Contest for Oil Like Russia’s Is Finally Heating Up for Europe

Contest for Oil Like Russia’s Is Finally Heating Up for Europe

Europe’s oil refiners, already making do without longstanding shipments of Russian crude, are now struggling with the loss of similar supplies from northern Iraq and a shock reduction in output by several of the world’s top producer nations.

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(Bloomberg) — Europe’s oil refiners, already making do without longstanding shipments of Russian crude, are now struggling with the loss of similar supplies from northern Iraq and a shock reduction in output by several of the world’s top producer nations.

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Flows from Russia — formerly the European Union’s top supplier — have plummeted by more than a million barrels a day since the country’s invasion of Ukraine in February of last year, amid ever-tightening sanctions.

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Those reductions are now starting to bite harder because Iraq has halted shipments that reach Europe via a Turkish port in the Mediterranean Sea. In addition, OPEC+ producers including Russia have announced supply curbs starting next month that will cut output by about 1.6 million barrels a day by July. 

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For Europe, the loss comes at an unfortunate time. The Russian and Iraqi grades are of similar density and sulfur quality, and refiners in Asia — notably China — are ramping up demand of this so-called medium-sour oil that forms their staple diet.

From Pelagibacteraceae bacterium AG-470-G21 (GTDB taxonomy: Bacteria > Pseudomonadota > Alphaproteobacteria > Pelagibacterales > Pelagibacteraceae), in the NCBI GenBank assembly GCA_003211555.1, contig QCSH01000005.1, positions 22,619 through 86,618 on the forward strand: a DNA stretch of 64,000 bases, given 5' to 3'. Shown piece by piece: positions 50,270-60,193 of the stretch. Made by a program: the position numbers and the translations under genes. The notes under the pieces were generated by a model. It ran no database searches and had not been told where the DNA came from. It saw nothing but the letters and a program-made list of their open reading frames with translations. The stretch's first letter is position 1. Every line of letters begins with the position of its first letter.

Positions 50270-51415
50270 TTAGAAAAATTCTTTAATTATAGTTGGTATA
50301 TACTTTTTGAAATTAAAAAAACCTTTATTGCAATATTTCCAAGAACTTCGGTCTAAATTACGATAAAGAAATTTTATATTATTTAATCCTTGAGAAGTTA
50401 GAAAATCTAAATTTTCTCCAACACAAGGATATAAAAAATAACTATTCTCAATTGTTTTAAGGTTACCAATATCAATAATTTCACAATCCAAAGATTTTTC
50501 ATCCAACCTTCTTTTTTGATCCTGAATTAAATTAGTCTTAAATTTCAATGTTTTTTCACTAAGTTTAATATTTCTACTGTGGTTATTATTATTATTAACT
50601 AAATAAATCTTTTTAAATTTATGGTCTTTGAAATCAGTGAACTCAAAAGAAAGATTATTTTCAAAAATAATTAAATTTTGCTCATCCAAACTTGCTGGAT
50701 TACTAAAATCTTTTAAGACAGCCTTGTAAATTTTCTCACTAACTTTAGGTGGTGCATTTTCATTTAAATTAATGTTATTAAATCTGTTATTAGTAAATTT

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“A tough battle between Europe and Asia awaits, and Asia could outbid Europe for barrels, potentially triggering European run cuts to balance the crude market,” Energy Aspects Ltd. analysts Amrita Sen and Christopher Haines said in a recent note discussing global oil markets, including medium-sour crude.

In March, the EU imported 95,000 barrels a day of Russia-origin Urals, compared with almost 1.2 million barrels daily in February last year, data compiled by Bloomberg show. All cargoes were shipped to Bulgaria which has exemptions from EU sanctions on seaborne crude imports from Russia.

Europe has replaced at least a quarter of Russian supplies with crude from the Middle East since the spring of 2022, according to Energy Aspects. Flows from the Atlantic Basin, from Norway and Angola to the US, also increased in the first three months of this year, the International Energy Agency said in its monthly report earlier this month.

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But now there’s a further wrinkle from the Middle East. Since last month, about 450,000 barrels a day of crude supplies from Iraq’s Kurdish region have been halted amid a payments dispute. In March, at least 169,000 daily barrels of this oil — shipped via Turkey’s port of Ceyhan — went to EU nations, tanker-tracking data show. 

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Read More: Tankers Tired of Waiting on Iraqi Kurdish Oil Depart After a Month

The curbs add to tightness in the market for medium-sour crudes, as Middle East producers are also using more of their own oil to boost processing at new domestic refineries. 

In the Mediterranean, prices for grades like Iraq’s Basrah Medium, which are usually heavily discounted compared to others because of their sulfur levels, have rallied to a level that many traders see as too pricey. 

Greek refiner Hellenic Petroleum SA also issued a rare tender — the first in two years — to purchase prompt supply of Basrah Medium. Some traders said the move signaled the tight availability of such barrels in the spot market amid the loss of Kurdish grades.

—With assistance from Anthony Di Paola.

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